— The annual Spring Film Series at the not-for-profit cultural organization Bethel Woods Center for the Arts continues with three films sure to appeal to all audiences with Willy Wonka and the Chocolate Factory on March 9, Taking Woodstock on April 6 and Some Like It Hot on May 4.
Movie tickets are $8 for the general public; $6 for members; $5 for kids three to 12; and children two and under are free. Tickets are available in advance and at the door. More ticketing info is available at www.BethelWoodsCenter.org or by calling 845-295-2060.
The Bethel Woods film series offers guests opportunities to see childhood favorites on the big screen, and to introduce their children to classic films. Stay after the screening for “Cinema Conversations,” featuring guest hosts from the film community to lead a lively group discussion about the film, the series, and subjects of the audience’s interest.
Willy Wonka and the Chocolate Factory - Saturday, March 9 at 2 p.m.
The “scrumdiddlyumptious” world of Roald Dahl comes to life on the big screen in this delightful musical for the whole family. Charlie Bucket is a poor boy with big dreams to someday visit the mysterious chocolate factory of the magical Mr. Willy Wonka.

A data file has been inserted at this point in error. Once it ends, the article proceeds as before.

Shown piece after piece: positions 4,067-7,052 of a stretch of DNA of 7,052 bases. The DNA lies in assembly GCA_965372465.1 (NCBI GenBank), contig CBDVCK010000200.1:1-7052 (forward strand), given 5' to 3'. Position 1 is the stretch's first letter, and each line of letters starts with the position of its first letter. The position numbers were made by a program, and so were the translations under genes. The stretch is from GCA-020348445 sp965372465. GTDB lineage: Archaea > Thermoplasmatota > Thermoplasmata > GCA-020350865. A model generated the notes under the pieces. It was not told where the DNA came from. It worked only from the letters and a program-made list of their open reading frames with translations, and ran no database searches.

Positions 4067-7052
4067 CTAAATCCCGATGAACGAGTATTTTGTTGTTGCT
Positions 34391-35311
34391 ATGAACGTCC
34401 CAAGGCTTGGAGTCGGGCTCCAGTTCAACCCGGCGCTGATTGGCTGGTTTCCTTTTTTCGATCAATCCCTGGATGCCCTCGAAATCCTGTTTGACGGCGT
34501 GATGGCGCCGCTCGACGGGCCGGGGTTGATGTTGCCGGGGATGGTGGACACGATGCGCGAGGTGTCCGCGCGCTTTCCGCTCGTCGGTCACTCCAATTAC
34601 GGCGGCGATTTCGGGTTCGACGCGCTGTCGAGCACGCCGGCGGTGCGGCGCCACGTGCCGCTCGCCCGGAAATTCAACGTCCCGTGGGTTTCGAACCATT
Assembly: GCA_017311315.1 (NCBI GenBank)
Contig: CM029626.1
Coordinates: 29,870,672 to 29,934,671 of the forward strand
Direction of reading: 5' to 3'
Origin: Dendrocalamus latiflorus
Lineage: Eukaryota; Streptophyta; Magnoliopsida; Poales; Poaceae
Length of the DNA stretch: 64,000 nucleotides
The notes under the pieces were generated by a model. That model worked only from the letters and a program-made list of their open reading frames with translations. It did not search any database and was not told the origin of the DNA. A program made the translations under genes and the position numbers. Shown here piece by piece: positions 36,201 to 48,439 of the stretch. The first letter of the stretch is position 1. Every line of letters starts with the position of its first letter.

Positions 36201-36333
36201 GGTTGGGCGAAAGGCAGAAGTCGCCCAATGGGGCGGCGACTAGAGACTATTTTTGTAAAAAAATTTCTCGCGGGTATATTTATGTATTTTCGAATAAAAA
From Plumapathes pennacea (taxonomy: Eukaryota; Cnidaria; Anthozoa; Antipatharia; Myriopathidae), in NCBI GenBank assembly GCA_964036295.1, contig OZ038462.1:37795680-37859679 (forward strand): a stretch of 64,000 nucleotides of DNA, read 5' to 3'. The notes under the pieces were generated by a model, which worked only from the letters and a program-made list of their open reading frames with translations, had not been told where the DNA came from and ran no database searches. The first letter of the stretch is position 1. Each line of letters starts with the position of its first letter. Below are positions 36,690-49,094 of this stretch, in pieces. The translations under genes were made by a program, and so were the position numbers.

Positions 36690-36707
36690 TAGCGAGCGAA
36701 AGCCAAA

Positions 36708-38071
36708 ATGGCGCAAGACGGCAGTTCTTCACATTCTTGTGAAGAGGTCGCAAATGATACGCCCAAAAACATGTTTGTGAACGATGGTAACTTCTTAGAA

The mischievous proprietor hides five golden tickets inside his famous chocolate bars and the lucky few to find them will go on life-changing journey through this dangerous and delightful fun house.
Is Charlie’s luck about to change? At this special family-friendly screening, the afternoon will start with an audience sing-along and a reading from the novel Charlie and the Chocolate Factory. There will be chocolate bars for all, plus a special prize for one lucky child. This film is rated G by the MPAA.
Taking Woodstock - Saturday, April 6 at 7 p.m.
In keeping with the opening of our spring 2013 special exhibit On Assignment: Woodstock, the Photos of Rolling Stone Photographer Baron Wolman, Bethel Woods will be presenting the film Taking Woodstock.
Based on Elliot Tiber’s memoir Taking Woodstock: A True Story of a Riot, a Concert, and a Life, and directed by filmmaker Ang Lee, the film takes a humorous (and sometimes inaccurate) look at the story behind how one of the greatest concerts came to be.
Join in afterwards for a discussion about the film’s accuracies and inaccuracies in telling the story of the 1969 Woodstock concert. This film is rated R by the MPAA.
Some Like It Hot - Saturday, May 4 at 7 p.m.
Named by the American Film Institute as the “Funniest Film of All Time,” Some Like It Hot continues to delight audiences with its wacky and witty humor and memorable performances by Marilyn Monroe, Jack Lemmon and Tony Curtis.
Page 2 of 2 - When two musicians (Curtis and Lemmon) are wanted by the Mob, they go into hiding, disguising themselves as women in an all-female band. Their cross-dressing antics lead to a comedy of errors when one of the disguised men becomes the object of affection for a rich, eccentric millionaire, and the other falls in love with the band’s lead singer: the steaming, blonde bombshell Sugar Kane (Monroe).
The film was nominated for eight Academy Awards. This film is rated PG by the MPAA.